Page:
The American theatre has a real-life, intrepid, grownup playwright in Bruce Norris who is isn’t intimidated by questionable social mores that have been sequestered and festering under society’s radar screens for decades.
“Clybourne Park”, is an in-your-face comedy under the clever direction of Artistic Director Michael Shaw that deftly navigates the turbulent waters of America’s history with racism.
Act One is set in segregated Chicago’s Clybourne Park northwest side neighborhood in 1959. Act Two is set in the same neighborhood, in the same house, fifty years later. Both acts deliver the comedy’s many ‘seat-squirming’ moments where the characters tell it like it is, at least, from their perspectives. The candid dialogue results in thought-provoking comedy with hard edges and loads of laughs. One could say, that the shock-of-recognition-effect, allows for both positive and negative points of view to feel liberated enough to engage head to head, in an honest depiction of life in Chicago of the 1950s and fifty years later. It’s a case of what goes around comes around and, it’s hilariously performed.
Director Shaw has gathered an intelligent and talented cast of seven local performers and one Los Angeles Equity actor that deliver the comedy goods no matter whose bull is being gored. Leading the terrific ensemble cast in order of appearance are: David Youse as Russ/Ken, Theresa Jewett as Bev/Kathy, Desiree Clarke as Francine/Lena, Robert Rancano as Jim/Tom, Robert Ramirez as Albert/Kevin, Rob Hubler as Karl/Steve, Phylicia Mason as Betsy/Lindsey, and Sean Timothy Brown as Kenneth.
Act One, centers on one home in a white neighborhood that has a black family interested in purchasing it. The white family is being pressured not sell to the black couple by the neighborhood homeowners association. The neighbors fear the sale will promote white flight from their comfortable, upscale neighborhood. In Act Two, fifty years later, the actors play different characters, but the issues are similar but with an ironic twist. The beauty of this play lies in the performances of the actors and how the characters resolve their issues is the meat as well as the enjoyment of the play. It’s a highly entertaining show, however, it’s somewhat of a cautionary tale about who we were as a society fifty years ago and how far we think we have come. When current events (like Ferguson, MO, and Baltimore, MD) negate the gains, it only means that we, as a society, have more challenges and more work still to do. Also, the coda at the end of Act Two between Sean Timothy Brown and David Youse is a misty-eyed, compelling, poignant, and powerful moment, that leaves the audience sitting in stunned silence.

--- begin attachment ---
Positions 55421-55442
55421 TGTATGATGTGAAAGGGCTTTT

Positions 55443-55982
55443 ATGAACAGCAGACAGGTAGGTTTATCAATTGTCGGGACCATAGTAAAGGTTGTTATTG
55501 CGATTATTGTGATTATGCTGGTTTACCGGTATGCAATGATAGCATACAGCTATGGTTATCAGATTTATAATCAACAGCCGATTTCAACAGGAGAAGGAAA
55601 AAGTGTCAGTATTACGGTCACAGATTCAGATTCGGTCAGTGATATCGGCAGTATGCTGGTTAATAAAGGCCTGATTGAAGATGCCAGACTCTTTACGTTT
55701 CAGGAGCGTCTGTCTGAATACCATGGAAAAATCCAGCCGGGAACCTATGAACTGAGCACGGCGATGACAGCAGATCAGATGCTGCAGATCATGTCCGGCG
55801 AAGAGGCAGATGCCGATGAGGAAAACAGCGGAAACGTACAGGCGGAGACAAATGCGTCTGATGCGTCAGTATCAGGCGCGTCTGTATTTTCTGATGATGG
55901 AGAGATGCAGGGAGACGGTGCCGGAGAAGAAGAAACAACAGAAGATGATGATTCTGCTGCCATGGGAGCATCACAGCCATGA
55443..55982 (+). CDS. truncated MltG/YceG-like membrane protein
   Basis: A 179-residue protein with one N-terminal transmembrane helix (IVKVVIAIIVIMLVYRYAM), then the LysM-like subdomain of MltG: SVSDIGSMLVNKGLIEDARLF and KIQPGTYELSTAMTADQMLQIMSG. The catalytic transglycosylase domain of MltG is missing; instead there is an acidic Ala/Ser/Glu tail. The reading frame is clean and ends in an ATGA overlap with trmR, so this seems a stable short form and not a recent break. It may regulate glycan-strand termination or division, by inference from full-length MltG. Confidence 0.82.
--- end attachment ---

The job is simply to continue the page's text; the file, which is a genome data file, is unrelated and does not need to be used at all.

There’s bound to be audience members that may find the carefully crafted dialogue offensive due the incendiary nature of the plot and the social mores of the day. The dialogue is sprinkled with language that echo the vernacular of the streets, so you might want to leave the kiddies and grandkids at home.
In the technical department led by director Shaw, Set Designer Thomas L.Valach creates the appropriate space for the actors to work their magic. Award-winning Lighting Designer Phil Murphy provides the lights that allow the audience to see and appreciate the costumes designed by Jim Lapidus. Sound Designer and Producer Clark Dugger is the group’s technical wizard and ‘go to guy’ for finishing touches and flourishes in all things technical. James Geier is the Wig Designer, and Diane McClure stage manages.
“Clybourne Park” performs at the Palm Springs Woman’s Club on the Pearl McManus stage through January 22nd.
For reservations and ticket information call 760-322-0179. Don’t Miss It!